It’s not your usual portrait of a shady university knee-deep in recruiting violations. This time, the NCAA -- not the U -- comes in for some of the harshest criticism.
To refresh your memory, the Miami scandal once looked like it would be one of the biggest, easiest takedowns in NCAA history. Ex-Miami booster Nevin Shapiro was going to serve up everything from photographs to credit-card receipts to demonstrate that he had been lavishing NCAA-prohibited gifts on the school’s athletes for years. But the investigation went off the rails a few months ago when it emerged that the NCAA had inappropriately paid one of Shapiro’s own lawyers to help it nail Miami.
It’s an interesting piece, complete with a jailhouse interview with Shapiro, who is doing time for money laundering and securities fraud. “I thought I was dealing with the FBI,” Shapiro said of the NCAA. “Instead I was dealing with a bunch of clowns.”
In the end, though, it doesn’t really matter whether you’re criticizing the NCAA or its member schools for their ever more elaborate failures to enforce the association’s rules. Either way, you buy into a fallacy that the rules themselves are worthy of enforcement, thus helping to perpetuate the corrupt system that is big-time college sports.
The S.I. story suggests that it has become almost impossible for NCAA enforcement agents to do their job. Their much-maligned boss, Mark Emmert, undermines agents by engaging in private conversations with university presidents. Whatever (bogus) moral authority the NCAA badge once carried is severely eroded: Recently, Miami lineman Dyron Dye filed a report with the local police claiming that an NCAA enforcement officer had threatened to take away his eligibility if he didn’t cooperate with the investigation.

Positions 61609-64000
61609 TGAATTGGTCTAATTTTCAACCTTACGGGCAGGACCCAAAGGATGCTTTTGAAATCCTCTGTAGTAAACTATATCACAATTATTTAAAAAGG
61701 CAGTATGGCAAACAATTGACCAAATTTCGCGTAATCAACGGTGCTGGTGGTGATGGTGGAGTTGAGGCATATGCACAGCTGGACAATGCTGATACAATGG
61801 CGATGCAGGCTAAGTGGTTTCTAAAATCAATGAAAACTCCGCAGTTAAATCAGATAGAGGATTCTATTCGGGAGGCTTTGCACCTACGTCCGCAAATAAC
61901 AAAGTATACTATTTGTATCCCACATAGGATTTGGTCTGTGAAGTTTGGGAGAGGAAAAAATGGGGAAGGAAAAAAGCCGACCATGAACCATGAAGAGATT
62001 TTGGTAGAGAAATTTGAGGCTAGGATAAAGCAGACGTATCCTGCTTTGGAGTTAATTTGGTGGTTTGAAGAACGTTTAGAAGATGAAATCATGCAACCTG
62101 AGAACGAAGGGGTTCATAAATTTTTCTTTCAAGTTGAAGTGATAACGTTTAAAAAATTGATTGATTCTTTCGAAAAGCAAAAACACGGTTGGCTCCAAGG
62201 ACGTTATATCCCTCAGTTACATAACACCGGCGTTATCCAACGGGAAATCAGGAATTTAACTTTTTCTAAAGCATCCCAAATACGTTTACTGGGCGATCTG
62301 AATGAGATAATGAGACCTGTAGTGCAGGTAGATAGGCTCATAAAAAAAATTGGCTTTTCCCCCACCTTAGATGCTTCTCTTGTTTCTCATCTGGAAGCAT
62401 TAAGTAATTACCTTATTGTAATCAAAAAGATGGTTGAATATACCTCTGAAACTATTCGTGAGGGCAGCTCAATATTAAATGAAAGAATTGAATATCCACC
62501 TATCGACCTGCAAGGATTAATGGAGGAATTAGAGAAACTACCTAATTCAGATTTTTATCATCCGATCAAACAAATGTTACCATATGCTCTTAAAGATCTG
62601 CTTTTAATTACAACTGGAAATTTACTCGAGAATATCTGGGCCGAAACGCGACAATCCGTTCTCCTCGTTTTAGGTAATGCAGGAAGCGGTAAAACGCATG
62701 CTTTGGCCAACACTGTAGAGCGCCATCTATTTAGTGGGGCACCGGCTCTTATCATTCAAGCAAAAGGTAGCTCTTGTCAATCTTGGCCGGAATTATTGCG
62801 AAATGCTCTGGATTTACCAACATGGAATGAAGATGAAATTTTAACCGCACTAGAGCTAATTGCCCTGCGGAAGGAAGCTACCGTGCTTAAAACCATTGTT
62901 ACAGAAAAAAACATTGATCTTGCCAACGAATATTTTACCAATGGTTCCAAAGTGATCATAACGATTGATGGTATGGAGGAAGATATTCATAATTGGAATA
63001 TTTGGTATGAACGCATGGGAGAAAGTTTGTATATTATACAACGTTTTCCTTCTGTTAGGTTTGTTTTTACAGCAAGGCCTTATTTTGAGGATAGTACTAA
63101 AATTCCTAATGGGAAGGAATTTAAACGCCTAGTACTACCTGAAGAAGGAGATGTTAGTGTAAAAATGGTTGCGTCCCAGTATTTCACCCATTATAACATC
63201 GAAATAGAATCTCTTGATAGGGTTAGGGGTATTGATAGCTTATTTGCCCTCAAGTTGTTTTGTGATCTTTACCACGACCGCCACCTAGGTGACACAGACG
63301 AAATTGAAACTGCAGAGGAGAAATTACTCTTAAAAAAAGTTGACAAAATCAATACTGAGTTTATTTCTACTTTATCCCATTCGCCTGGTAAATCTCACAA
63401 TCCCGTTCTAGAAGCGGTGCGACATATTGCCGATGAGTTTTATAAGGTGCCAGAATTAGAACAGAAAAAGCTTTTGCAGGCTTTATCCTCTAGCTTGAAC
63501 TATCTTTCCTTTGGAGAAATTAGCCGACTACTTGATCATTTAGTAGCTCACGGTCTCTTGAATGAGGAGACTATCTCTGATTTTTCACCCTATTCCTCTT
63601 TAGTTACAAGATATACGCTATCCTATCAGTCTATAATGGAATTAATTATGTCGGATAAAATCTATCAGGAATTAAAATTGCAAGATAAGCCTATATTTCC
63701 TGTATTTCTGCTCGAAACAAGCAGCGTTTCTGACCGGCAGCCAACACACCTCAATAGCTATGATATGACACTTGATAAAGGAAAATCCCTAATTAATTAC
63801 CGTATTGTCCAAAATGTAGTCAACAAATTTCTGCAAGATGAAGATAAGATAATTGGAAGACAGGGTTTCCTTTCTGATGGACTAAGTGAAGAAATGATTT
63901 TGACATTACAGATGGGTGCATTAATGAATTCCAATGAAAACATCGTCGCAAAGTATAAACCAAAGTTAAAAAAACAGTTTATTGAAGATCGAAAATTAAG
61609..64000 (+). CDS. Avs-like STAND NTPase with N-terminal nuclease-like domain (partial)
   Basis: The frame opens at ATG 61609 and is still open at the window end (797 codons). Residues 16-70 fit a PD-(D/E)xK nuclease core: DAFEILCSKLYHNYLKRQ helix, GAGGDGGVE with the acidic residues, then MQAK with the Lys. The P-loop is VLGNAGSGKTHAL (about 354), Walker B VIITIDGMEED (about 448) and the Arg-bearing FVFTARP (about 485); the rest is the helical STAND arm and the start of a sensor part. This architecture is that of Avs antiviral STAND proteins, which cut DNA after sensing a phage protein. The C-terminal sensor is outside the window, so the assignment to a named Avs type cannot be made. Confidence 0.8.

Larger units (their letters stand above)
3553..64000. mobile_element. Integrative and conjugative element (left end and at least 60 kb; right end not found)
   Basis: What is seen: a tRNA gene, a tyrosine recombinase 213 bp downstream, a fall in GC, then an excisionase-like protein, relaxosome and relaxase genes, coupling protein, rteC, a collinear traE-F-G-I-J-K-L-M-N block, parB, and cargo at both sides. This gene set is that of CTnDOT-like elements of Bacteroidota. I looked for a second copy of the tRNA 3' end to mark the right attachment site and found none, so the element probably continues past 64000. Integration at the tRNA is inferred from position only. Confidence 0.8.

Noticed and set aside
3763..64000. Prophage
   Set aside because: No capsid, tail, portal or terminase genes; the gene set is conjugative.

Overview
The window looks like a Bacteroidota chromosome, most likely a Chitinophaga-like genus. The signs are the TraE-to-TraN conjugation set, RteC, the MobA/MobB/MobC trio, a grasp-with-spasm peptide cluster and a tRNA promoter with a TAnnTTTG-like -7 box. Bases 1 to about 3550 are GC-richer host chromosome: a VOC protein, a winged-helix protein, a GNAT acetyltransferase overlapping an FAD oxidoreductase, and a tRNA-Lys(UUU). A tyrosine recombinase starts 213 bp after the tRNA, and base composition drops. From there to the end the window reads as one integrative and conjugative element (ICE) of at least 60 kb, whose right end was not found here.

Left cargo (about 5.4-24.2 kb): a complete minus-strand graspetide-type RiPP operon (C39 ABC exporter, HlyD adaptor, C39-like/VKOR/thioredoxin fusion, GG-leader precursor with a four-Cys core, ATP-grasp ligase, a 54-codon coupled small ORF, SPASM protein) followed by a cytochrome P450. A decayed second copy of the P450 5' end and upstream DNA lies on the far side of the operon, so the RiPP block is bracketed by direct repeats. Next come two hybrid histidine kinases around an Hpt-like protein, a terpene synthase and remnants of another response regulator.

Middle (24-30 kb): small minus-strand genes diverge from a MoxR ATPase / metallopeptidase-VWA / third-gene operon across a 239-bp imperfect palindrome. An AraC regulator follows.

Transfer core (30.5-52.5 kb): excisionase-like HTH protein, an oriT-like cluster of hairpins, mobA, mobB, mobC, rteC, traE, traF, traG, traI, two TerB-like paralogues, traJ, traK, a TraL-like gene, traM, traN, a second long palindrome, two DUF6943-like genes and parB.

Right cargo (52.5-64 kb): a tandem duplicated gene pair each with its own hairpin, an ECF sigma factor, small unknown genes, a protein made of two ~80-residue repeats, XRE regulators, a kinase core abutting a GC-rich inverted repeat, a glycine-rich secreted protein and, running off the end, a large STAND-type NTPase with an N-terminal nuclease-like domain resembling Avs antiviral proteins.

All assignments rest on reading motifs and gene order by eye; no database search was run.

But the S.I. story never stops to consider whether the economic forces that the NCAA’s rules are designed to impede might be too powerful to dam. Recruiting talented athletes to play for your school generates profits. Rules or no rules, money will flow toward talent, even if it never takes the form of actual salaries.
According to S.I., the NCAA’s bungling of the Miami case has left it with a “lose-lose proposition.” It’s not going to look good if it comes down hard on the school after making such a hash of the investigation. But if it lets Miami go with just a stern warning, says S.I., “the current level of cheating in college sports . . . is almost certain to continue.”
The thing is, what they call “cheating” is really just the inevitable result of a collegiate price-fixing scheme. Eliminate that, and you eliminate the problem. It's possible, after all, to pay athletes in dollars, instead of in prostitutes and Jet-Ski rides. As sports economist (and NCAA bane) Andy Schwarz puts it: “When a school gives a player money in exchange for playing and generating revenue for its profitable football team, the only real scandal is that we allow the NCAA -- a collection of that school’s economic competitors -- to punish them both.”
(Jonathan Mahler is a Bloomberg View columnist. Follow him on Twitter.)